7. Affordable risk mitigation strategies need to be encouraged - More detailed dialogue on the requirements of both lenders and insurers is urgently required, to ensure that commercial sector activity is able to provide workable and affordable solutions.
8. Asset-based finance techniques should be adapted for IP and intangibles - Alongside mainstream lending, where EFG is an obvious area of focus, asset-based and alternative financing methods should be prioritised for IP-backed finance interventions; these are the parts of the industry most accustomed to understanding and assessing individual assets and their value.
9. Steps to stimulate private investment need closer study - This work fell outside the scope of the current IP and finance project, but is clearly desirable as a follow-up stage.
10. IP demands joined-up thinking - The Intellectual Property Office exists “to promote innovation by providing a clear, accessible and widely understood IP system, which enables the economy and society to benefit from knowledge and ideas”. It therefore has an important role to play in scrutinizing Government and finance industry initiatives to boost lending, to ensure that the assets produced by knowledge receive appropriate consideration.
|Business Secretary Vince Cable|
"...Intellectual property is too important an asset to be undervalued by banks who are the main source of finance. That is why I commissioned a report to explore how we can improve SMEs’ access to capital. We will look carefully at its recommendations in order to better support this countries creators and IP-rich businesses"The report, although fulsome in setting out the problems facing SMEs, does not propose any substantive guidelines for institutions to follow, a uniform system for assessing and valuing IP across the finance sector or means or a taskforce to implement any system. The only recommendations are for a "resource toolkit" and "legal templates".
|Burt could not wait to open|
his Christmas present
|Joy! It was a Fix Copyright! |
|Alice Cooper: with|
friends like this ...
"has an interest in protecting intellectual property rights and is a member of the All-Party Parliamentary Intellectual Property Group. In 2010, he launched a national music competition, "Rock the House", one of the main objectives of which is to highlight intellectual property rights. The campaign has gained support from musicians such as Alice Cooper".It's obvious that Mike has friends in high places, so this Kat suggests that we be nice to him ...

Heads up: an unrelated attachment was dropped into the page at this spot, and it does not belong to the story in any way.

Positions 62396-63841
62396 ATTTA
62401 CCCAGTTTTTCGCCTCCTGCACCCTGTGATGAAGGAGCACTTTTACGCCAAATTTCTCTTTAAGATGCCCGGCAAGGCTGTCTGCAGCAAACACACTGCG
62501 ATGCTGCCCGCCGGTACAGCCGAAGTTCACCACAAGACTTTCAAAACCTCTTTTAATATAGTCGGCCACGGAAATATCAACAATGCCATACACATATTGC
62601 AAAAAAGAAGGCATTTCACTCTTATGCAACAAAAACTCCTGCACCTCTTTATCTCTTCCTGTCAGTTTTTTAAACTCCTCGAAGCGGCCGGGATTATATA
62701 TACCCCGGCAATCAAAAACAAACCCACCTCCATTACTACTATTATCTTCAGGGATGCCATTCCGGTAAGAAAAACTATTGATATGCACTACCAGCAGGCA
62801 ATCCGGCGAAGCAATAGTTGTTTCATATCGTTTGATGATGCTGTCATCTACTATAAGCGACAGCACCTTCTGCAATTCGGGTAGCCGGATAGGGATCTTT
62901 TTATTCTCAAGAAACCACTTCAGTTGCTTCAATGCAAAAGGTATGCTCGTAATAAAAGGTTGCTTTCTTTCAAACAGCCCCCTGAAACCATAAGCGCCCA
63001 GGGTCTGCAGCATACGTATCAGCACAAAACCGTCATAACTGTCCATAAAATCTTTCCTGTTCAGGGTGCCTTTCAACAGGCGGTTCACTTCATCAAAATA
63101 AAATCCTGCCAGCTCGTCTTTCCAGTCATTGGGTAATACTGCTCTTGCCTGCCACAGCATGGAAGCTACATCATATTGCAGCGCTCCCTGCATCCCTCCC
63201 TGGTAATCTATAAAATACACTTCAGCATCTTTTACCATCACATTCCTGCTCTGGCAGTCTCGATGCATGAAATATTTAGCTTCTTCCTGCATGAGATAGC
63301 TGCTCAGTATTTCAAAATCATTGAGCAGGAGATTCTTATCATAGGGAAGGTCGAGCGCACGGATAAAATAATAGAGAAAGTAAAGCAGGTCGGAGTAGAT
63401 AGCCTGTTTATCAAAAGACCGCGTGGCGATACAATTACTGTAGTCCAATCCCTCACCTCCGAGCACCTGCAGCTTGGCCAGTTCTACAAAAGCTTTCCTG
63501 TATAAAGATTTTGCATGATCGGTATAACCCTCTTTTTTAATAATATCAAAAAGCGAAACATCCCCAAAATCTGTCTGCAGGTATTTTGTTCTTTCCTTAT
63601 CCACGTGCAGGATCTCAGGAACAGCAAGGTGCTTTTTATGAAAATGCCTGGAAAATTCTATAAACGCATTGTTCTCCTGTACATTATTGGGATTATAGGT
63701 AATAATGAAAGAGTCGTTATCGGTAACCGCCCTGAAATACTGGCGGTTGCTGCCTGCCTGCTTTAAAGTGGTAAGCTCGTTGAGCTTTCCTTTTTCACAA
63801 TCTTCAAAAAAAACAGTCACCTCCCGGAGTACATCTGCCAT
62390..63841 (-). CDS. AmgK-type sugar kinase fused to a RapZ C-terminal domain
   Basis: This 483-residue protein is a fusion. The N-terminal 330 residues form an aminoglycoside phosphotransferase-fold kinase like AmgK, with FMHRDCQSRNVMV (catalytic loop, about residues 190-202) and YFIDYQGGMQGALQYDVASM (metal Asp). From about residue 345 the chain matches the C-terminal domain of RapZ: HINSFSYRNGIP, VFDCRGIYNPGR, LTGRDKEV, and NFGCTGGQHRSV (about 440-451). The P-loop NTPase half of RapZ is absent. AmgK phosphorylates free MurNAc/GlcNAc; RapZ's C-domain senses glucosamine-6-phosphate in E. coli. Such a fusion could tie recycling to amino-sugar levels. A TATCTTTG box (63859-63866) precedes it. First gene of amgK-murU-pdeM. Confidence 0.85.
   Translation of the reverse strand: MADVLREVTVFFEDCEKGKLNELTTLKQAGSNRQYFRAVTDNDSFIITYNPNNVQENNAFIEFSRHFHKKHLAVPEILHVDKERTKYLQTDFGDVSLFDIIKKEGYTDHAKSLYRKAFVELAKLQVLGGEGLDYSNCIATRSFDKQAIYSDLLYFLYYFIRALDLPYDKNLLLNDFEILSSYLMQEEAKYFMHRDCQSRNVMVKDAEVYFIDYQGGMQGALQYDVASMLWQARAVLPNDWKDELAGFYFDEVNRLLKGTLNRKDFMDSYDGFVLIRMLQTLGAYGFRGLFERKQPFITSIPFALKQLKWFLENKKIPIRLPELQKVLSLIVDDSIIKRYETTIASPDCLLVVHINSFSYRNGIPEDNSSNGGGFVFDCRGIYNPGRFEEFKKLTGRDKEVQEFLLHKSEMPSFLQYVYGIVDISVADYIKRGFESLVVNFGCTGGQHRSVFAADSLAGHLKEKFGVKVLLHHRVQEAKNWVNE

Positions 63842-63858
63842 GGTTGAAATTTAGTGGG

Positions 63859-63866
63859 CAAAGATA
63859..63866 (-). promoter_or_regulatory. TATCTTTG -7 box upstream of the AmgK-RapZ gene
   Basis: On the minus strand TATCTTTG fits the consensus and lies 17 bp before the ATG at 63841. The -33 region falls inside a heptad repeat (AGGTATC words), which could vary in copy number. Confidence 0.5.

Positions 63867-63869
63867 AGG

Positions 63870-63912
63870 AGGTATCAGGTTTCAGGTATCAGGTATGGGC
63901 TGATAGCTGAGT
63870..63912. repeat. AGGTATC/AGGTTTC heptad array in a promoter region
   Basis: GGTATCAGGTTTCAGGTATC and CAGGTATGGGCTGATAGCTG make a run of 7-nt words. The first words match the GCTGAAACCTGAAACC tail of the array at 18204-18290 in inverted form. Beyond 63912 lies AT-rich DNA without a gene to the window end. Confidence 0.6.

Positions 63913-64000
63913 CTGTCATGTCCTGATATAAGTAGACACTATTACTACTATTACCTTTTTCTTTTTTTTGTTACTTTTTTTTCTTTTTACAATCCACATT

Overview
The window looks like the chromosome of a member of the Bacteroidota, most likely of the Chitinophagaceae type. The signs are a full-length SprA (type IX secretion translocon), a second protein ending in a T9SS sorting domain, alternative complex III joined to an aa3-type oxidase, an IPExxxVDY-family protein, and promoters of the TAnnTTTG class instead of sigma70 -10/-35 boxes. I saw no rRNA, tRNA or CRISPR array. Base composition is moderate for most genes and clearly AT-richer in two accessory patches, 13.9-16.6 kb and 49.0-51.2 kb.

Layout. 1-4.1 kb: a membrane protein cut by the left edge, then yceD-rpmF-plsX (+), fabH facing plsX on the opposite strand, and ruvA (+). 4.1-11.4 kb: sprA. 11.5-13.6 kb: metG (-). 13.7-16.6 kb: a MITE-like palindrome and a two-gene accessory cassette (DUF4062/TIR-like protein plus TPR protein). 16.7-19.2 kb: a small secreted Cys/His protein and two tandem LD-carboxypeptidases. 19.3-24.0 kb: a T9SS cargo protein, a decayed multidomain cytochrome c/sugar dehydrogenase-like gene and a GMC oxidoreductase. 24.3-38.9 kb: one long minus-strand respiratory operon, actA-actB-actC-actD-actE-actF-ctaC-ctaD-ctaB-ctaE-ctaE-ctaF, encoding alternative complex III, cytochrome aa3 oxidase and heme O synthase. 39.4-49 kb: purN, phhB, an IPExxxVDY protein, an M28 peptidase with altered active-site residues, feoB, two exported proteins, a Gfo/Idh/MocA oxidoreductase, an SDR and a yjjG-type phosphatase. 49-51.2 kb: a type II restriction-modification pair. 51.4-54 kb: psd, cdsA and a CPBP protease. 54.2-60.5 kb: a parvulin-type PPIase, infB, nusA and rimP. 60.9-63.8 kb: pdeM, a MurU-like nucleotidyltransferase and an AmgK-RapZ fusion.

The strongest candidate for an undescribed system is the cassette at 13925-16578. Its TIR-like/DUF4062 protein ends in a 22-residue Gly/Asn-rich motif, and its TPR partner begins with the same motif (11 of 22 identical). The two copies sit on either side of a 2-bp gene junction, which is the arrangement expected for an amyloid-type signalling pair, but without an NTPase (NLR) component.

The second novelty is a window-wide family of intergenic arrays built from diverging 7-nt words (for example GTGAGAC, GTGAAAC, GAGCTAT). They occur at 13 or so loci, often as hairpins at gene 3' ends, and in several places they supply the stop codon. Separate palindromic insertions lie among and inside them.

Do any readers know anything about the factual background to this reference, or anything about the position taken by the Greek court ahead of its decision to make this very IP-meets-competition reference?What is the scope of ... Article 7 of Directive 89/104 (now Article 7 of Directive 2008/95) and of Article 13 of Regulation 40/94 (now Article 13 of Regulation 207/2009) in relation to the right of a trade mark proprietor to prohibit parallel imports into the EU and the EEA of its products which were first supplied or put on the market in a country outside the EU and the EEA, especially in the case of products with a large profit margin and price squeezing, as evidenced by large fluctuations in pricing policy, and/or where parallel imports may result in considerable reductions in prices to end consumers, for their benefit and the benefit of competition, as in the case of all types of spare parts for motor vehicles, in light of the effect, in isolation or combination, of: (a) the provisions of Articles 101 and 102 TFEU; (b) the provisions of Articles I, XI.1, ΙΙΙ.4 and XX(d) and GATT 1994 law in general; and (c) Articles I and [Χ]XIV GΑΤΤ 1994, especially as they extend the scope of the provisions of Article 7(1) of Directive 2008/95 and of Article 13(1) of Regulation 207/2009 to products put on the market in contracting parties of the GΑΤΤ 1994 and reciprocity issues arise between them?
* "Most Popular Intellectual Property Law Blawg" of all time according to Justia rankings (9 December 2015)
* Recommended by the European Patent Office as reading material for candidates for the European Qualifying Examinations 2013
* Listed as a "Top Legal Blog" in The Times Online, March 2011
* One of only two non-US weblogs listed in the 2010 ABA Journal Blawg 100
* Court Reporter Top Copyright Blog award winner, November 2010
* Number 1 in the 2010 Top Copyright Blog list compiled by the Copyright Litigation Blog, July 2010
* Selected by United States Library of Congress for inclusion in its historic collections of Internet materials related to Legal Blawgs 2010
* Top Patent Blog poll 2009: 3rd out of 50 in the "Favourite Patent Blog" poll and 2nd out of 50 in the "Most-read" poll
* ComputerWeekly IT Law and Governance Blog of the Year 20 August 2008
* Best of the Blogs, Times Online, 21 August 2008
* Listed as one of Managing Intellectual Property magazine's Fifty Most Influential People of 2005, 2011, 2013 and 2014